Brigid Daull Brockway is technically a writer

Brigid Daull Brockway is technically a writer

A blog about words, wordplay, and etymology, with slightly more than occasional political rants.

Saturday, August 18, 2018

A Valediction: Promoting Mourning

During one of the luncheon cry-fests at residency, my friends and I were sharing the worst things people had ever said to us in the name of consoling us after a tragedy. Things like telling a mother who is mourning her miscarriage not to be sad because she's young yet, and can just try again. That sort of thing.
You've probably heard some of these yourself. If you've had one of your siblings die, someone has probably told you that "at least you still have your other siblings," as if the volume of siblings were the problem, as if the other siblings were simply going to expand to fill the permanent void where your dead sibling used to be. People who mourn a parent long after they are gone are often told to stop dwelling, that they should get over it and move on. Parents who lose their children say they often hear things like "I know how you feel. I lost my grandmother when I was ten," as if losing a child isn't the worst thing that could ever happen to a parent, as if anyone who hasn't lived through it could possibly imagine the hell, the grief. 
Here is where I must say that I am absolutely certain that I have, on more than one occasion, said something perfectly appalling to a person who was grieving. In emotional situations, when I know I'm supposed to say something and I don't know what to say, my mouth tends to spit out words without running them by my brain for approval first. I think nobody knows what to say to a person who is grieving, so we resort to cliches that do not comfort. We say things like "she's in a better place" or "everything happens for a reason" that we mean as comfort but in reality are kind of dismissive. "He's in a better place"  to a mourner might feel like "it is selfish of you to be sad that your loved one is no longer here." 

So recently, a friend whom I love experienced a loss so awful I can't even fathom how she keeps on putting one foot in front of the other. And some people have responded to her loss in some truly awful ways, ways that grind salt into a gaping wound. 
Which makes me want to share with everyone the rules I use when talking to a grieving person, compiled over a lifetime of learning from my mistakes. I thought I'd share it, so all of you can learn from my failure too. Here goes.

  • No looking on the bright side. Do not say the words "at least." No "He's in a better place"; no "at least now you don't have to walk that dog every day anymore"; no "that disease is very treatable these days." I can't turn someone's grief to hope by shoving rose-colored glasses on to their face. Say instead "I'll never forget how proud she was of you the day you graduated college" or "You took such good care of him and gave him such a happy life" or "I will help in any way I can."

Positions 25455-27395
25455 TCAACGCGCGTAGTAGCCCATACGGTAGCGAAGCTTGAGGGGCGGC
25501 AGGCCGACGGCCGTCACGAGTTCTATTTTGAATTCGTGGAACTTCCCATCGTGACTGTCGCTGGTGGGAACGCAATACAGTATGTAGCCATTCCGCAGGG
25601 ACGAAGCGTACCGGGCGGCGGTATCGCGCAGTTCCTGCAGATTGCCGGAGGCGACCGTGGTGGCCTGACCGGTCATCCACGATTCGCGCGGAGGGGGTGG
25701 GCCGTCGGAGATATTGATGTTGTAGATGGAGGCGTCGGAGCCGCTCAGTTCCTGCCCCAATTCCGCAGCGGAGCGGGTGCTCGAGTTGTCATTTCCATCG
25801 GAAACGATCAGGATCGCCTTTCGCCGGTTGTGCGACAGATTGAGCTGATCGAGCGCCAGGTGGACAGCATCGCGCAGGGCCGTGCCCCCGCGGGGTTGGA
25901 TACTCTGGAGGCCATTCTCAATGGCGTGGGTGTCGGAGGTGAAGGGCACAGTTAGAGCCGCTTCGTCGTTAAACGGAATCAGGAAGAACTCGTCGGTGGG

• Never say "I know how you feel." I've got no business taking another's grief and making it about me and what I've suffered. Everybody's grief is different, and saying I know how someone else feels is like saying "you're nothing special," Instead say "my heart aches for you," say "I love you and I'm here for you and I'm thinking of you always." 
  • Do not minimize. Never say it's "just a dog." Never say "your arthritis is bad, but cancer is worse." Victor Frankl said that suffering is like a vessel - some people's vessels are big and some are small, but a full vessel is a full vessel. Grief is grief. Honor the grief of others, no matter how it compares to what losses others have grieved. Instead say "I know how much you loved him," say "You must be so afraid, but I'm here to help you get through it."  
  • Say "I can't imagine how you feel," but do not leave it at that. As a good friend with MS often says, "no, you can't imagine, but you could try." Instead say "do you want to talk about it?" say "you can tell me all about it, if you want to," say "I'm listening. Help me understand." 
  • Do not assume a person wants to be left alone. Do not assume a person wants me all up in their grill about it either. Do not avoid but do not pester, do not ignore the elephant in the room, but don't pry into the whys and wherefores and logistics of said elephant. Acknowledge the elephant, but let the elephant alone.
So anyway, those are my rules. I try hard not to say the things above, which challenges me to find new and innovative ways to stick my foot into my mouth. By the time I die I'll probably have mastered the art of always finding a new wrong thing to say. And then, other people can say awful things to whomever is left to mourn me.

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